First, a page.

Tuesday, the French foreign ministry announced that 15 women and 32 children detained in terrorist prison camps in northeastern Syria were returned to France.
“The minors were turned over to the child welfare services and will be subject to medical and social monitoring,” according to a ministry statement.
Thousands of European extremists traveled to Syria over the past decade to join the Islamic State (IS), frequently bringing their families with them to live in the self-declared “caliphate” that IS established on captured territory in Iraq and Syria.
Since the “caliphate” collapsed in 2019, the return of captive or deceased militants’ family members has been a contentious topic for European nations.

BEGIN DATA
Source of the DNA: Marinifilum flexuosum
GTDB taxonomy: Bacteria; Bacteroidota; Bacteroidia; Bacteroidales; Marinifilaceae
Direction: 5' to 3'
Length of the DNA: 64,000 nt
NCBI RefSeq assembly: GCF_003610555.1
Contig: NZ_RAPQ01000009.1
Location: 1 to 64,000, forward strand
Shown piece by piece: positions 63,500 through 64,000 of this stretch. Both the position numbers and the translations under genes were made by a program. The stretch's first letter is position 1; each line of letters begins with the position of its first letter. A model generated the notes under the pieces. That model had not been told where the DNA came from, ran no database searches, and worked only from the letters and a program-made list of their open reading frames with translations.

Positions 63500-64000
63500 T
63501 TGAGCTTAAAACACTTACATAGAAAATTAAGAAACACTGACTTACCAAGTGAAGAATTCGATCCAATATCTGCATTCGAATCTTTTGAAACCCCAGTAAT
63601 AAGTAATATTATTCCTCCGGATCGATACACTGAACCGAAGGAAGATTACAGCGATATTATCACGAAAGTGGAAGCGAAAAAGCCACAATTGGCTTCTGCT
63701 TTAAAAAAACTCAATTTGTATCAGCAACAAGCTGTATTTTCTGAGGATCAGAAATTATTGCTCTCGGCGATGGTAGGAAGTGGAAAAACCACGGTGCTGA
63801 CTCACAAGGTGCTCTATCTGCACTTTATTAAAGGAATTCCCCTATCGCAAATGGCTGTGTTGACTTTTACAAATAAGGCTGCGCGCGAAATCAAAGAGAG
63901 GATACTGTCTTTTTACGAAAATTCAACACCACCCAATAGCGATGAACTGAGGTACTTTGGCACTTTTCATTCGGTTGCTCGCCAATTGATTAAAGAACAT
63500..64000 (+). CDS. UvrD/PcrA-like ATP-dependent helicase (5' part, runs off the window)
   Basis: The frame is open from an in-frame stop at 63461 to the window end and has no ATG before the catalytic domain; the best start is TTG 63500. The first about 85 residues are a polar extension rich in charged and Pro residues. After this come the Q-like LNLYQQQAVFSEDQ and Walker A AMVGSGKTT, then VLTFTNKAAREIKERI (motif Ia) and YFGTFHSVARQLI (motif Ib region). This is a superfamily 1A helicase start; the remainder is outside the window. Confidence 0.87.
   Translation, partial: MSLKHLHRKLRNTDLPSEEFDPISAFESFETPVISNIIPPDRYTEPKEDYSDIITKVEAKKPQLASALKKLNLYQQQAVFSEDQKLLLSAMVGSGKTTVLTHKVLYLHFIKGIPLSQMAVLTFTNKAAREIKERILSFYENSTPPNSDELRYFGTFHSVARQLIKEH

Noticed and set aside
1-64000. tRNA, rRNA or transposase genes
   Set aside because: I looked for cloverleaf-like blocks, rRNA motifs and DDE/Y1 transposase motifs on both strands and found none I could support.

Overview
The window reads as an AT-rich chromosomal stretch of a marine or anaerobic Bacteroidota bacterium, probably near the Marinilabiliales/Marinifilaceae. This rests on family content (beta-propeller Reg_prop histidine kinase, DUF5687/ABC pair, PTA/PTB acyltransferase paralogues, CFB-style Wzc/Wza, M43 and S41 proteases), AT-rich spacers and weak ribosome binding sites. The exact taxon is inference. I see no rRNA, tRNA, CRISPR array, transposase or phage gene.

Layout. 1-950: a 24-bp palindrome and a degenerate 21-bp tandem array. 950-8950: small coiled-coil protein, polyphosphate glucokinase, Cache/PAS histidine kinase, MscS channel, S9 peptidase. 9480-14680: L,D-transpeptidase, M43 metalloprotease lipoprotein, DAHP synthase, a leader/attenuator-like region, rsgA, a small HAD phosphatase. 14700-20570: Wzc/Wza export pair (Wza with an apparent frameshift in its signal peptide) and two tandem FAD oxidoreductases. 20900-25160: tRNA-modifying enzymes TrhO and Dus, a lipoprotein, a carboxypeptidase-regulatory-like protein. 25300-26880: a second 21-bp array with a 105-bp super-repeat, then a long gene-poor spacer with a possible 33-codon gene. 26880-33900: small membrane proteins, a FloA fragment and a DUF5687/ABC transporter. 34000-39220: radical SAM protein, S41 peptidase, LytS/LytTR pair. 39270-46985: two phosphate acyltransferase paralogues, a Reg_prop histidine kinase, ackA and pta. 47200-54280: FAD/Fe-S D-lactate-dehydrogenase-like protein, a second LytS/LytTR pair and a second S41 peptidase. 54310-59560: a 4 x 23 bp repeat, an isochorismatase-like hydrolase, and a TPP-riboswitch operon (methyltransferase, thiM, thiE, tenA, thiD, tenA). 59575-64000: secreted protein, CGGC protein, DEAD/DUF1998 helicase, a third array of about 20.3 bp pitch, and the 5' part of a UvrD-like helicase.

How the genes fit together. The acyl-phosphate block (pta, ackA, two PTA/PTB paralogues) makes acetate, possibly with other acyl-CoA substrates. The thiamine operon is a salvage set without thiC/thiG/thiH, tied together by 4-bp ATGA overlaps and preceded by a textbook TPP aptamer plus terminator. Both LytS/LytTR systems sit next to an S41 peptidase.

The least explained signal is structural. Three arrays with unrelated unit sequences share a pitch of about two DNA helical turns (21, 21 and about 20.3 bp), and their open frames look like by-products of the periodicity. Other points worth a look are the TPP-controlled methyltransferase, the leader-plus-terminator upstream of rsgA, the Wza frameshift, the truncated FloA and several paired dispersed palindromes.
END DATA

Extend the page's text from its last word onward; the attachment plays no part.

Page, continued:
The return announced on Tuesday, which was pledged in response to pressure from humanitarian organizations, is the third mass repatriation by France.
In October of the previous year, Paris returned 15 women and 40 children, and in July, 16 mothers and 35 children were returned.
The women and children repatriated on Tuesday were located in the Roj camp in northeastern Syria, under Kurdish authority, some 15 kilometers (9 miles) from the Turkish and Iraqi borders.
The French government hailed “the local administration in northeastern Syria for its cooperation, which enabled this operation.”
Shortly before Tuesday’s operation, the UN Committee against Torture criticized France for failing to repatriate French people from detention camps in northeastern Syria.